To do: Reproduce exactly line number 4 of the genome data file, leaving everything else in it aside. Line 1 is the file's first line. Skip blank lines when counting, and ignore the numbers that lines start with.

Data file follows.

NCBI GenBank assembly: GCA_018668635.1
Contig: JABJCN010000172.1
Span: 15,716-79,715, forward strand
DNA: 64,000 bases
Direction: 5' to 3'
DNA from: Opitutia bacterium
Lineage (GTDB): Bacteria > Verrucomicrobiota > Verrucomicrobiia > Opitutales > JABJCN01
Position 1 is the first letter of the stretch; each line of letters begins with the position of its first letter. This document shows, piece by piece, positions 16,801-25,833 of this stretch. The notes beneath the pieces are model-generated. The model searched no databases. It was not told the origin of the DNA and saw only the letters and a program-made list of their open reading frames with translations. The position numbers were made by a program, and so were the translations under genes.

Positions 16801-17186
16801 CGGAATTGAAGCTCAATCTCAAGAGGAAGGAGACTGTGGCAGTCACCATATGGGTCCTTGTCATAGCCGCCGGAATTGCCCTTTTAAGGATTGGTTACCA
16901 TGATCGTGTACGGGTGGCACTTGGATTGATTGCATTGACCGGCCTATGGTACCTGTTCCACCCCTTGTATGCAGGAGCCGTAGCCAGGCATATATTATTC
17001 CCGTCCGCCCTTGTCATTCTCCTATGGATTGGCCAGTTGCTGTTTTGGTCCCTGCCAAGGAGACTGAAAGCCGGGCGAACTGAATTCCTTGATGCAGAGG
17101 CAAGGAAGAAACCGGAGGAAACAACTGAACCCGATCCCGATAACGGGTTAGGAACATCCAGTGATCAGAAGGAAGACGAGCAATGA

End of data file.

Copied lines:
DNA: 64,000 bases